How Does Refinancing a Mortgage Work? A Homeowner Planning Guide

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As a homeowner facing life changes or new opportunities, you may be considering the benefits of refinancing your mortgage loan. Perhaps you’re in need of cash, or you’d like to lower your monthly payment. Or maybe you just want to shorten your loan term.

While many borrowers have placed plans on hold due to higher interest rates, there may be reasons a mortgage refinance is in your future.

“It’s always worth talking about refinancing,” says Clint Hammond, a mortgage expert in Columbia, South Carolina, with more than 20 years of experience. “Whether it’s going to make sense enough to conduct the transaction is another matter.”

In this post, we’ll look at how refinancing a mortgage works, what you can expect, and how to decide if leveraging this financial tool is right for you.

How Much Is Your Home Worth Now?

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What does it mean to refinance your house?

Refinancing your house means replacing your existing mortgage with a new loan, typically with different terms and interest rates. This financial move is often aimed at reducing monthly mortgage payments, changing the loan’s duration, or tapping into home equity for large expenses. In simpler terms, it’s like hitting a reset button on your mortgage, but with the goal of bettering your financial situation.

Homeowners opt for refinancing for various reasons, such as taking advantage of lower interest rates, switching from an adjustable-rate to a fixed-rate loan, or vice versa. It’s a strategic decision that can offer financial flexibility or savings, but it also requires careful consideration of the costs and benefits involved.

“Factors to consider: Is there a need? Buying a home is obvious: I have to have somewhere to live. Needs to refinance are different,” says Hammond. “A true need would be, ‘I can’t afford my payment, I have to get it lower.’ Another true need would be, ‘I need cash to address something,’ whether it’s a renovation project or a large obligation like a medical bill or tax situation.”

How does refinancing work?

Refinancing a mortgage involves several steps, many of which are similar to the steps in the process you went through to obtain the first mortgage on your home. Here’s a simplified breakdown of how refinancing a mortgage works:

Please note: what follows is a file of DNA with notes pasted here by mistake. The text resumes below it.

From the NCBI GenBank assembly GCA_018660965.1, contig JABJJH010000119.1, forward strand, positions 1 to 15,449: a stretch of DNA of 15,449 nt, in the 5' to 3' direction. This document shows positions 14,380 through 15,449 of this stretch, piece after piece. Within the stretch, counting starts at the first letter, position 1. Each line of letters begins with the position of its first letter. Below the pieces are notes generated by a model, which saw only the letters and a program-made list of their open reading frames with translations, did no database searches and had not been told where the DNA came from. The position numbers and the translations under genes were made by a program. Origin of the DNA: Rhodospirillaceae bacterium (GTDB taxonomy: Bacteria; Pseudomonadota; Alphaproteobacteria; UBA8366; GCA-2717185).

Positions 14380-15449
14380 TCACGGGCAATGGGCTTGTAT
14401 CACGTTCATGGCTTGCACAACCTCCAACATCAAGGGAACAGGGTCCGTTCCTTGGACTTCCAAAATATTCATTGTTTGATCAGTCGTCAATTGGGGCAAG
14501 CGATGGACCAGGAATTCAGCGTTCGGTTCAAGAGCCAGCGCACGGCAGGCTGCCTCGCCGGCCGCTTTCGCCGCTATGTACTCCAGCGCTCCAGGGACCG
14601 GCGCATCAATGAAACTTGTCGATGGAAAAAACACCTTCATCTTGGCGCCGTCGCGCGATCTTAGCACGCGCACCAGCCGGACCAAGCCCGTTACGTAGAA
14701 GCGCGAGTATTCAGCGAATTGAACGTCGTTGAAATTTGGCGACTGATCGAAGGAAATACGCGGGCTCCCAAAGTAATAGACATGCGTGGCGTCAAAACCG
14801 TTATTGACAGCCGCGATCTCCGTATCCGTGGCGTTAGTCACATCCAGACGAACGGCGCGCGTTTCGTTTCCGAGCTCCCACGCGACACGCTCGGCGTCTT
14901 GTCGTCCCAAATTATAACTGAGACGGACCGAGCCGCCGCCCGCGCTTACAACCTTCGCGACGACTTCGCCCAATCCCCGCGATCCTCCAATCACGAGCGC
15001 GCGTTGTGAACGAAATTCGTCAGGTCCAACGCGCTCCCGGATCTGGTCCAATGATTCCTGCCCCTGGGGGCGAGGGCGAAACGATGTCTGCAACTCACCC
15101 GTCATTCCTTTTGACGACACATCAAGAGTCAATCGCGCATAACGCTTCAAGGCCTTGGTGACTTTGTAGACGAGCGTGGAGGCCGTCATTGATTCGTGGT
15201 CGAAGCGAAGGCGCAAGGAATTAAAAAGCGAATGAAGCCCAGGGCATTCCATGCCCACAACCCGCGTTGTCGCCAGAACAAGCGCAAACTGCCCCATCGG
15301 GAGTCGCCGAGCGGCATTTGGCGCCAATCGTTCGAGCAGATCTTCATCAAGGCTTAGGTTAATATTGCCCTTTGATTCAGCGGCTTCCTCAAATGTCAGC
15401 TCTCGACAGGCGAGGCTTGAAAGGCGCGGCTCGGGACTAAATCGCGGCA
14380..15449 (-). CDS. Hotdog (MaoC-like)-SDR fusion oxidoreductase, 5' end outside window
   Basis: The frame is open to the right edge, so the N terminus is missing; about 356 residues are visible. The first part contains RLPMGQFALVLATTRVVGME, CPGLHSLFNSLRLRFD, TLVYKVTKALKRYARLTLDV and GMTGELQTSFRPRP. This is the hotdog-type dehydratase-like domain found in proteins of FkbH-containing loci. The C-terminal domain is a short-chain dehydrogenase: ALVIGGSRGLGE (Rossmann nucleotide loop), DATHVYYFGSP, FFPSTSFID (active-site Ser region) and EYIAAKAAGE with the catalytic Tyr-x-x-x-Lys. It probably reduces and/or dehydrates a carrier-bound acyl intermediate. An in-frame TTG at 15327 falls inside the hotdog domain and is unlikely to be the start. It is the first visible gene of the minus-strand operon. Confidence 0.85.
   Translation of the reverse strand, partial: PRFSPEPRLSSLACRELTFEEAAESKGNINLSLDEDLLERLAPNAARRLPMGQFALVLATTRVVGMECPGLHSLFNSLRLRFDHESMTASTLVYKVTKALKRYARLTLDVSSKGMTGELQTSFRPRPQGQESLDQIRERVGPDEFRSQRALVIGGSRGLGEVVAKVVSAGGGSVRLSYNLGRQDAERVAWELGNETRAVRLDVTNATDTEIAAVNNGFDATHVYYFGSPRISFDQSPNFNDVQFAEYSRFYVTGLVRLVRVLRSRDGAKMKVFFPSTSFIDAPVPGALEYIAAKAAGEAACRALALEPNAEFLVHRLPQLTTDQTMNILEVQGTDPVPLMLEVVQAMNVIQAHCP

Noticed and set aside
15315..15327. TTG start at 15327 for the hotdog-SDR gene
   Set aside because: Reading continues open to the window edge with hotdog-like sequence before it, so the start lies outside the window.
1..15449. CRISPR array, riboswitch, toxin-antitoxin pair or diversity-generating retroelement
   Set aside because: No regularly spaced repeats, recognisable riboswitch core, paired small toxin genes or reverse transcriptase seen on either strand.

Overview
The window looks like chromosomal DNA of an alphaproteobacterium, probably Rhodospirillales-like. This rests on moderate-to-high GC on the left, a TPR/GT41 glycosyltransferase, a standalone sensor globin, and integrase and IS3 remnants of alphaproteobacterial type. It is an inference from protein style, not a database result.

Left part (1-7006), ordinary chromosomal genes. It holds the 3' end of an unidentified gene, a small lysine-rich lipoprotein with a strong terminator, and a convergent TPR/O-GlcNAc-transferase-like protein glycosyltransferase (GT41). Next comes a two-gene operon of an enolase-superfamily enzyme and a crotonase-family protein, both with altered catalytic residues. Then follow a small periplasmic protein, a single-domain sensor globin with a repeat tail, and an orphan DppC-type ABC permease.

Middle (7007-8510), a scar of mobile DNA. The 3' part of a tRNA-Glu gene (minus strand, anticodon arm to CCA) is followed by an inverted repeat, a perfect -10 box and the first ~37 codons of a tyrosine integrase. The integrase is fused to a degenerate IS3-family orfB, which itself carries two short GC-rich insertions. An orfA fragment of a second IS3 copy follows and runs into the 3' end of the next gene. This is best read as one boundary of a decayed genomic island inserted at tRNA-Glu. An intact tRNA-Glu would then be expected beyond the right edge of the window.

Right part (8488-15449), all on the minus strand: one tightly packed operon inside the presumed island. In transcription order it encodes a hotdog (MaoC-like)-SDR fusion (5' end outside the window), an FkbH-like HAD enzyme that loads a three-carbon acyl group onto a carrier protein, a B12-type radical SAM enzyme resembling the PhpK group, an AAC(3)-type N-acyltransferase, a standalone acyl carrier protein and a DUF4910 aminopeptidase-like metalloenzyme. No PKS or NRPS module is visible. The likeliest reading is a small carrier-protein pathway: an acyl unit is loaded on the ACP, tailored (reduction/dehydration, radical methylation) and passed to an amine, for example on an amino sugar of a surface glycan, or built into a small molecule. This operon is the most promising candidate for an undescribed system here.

1. Assess your financial goals: Before diving into refinancing, it’s important to know why you’re doing it. Are you looking to lower your monthly payments, shorten your loan term, or get cash from your home equity? Your goals will guide the refinancing process.

2. Check your credit score and history: Your credit score significantly impacts the interest rates you can secure. Ensure your credit history is in good shape and correct any errors on your credit report.

3. Understand your home’s equity: Know how much of your home you actually own. This equity plays a vital role in determining if you qualify for refinancing and the terms you’ll get.

4. Shop around for the best rates: Don’t settle for the first offer. Compare rates and terms from different lenders to find the best deal for your situation.

5. Get your documents in order: Prepare the necessary financial documents. These typically include recent pay stubs, tax returns, and bank statements, among others.

6. Apply for refinancing: Once you’ve found a suitable lender, fill out an application. Be prepared for a thorough review of your financial situation.

7. Go through the home appraisal process: Lenders will require an appraisal to determine the current value of your home. This impacts how much you can refinance.

8. Close on the new loan: If approved, you’ll go through a closing process similar to when you first obtained your original mortgage. This will involve signing a host of documents and possibly paying closing costs.

9. Start paying your new mortgage: After closing, you’ll start making payments on your new loan, now adjusted according to your refinanced terms.

While refinancing can be beneficial, Hammond says it’s important to consider the entire picture, including costs and potential savings, to ensure it aligns with your financial goals. In addition, there are different types of refinancing options available.

Different types of refinancing

Homeowners have various refinancing options, each serving different financial needs and situations. These options can be grouped into more common and less common types.

Most common types of refinancing:

  • Traditional rate-and-term refinance: This is the standard refinance option. Homeowners can change their interest rate, loan term, or both without changing the loan amount.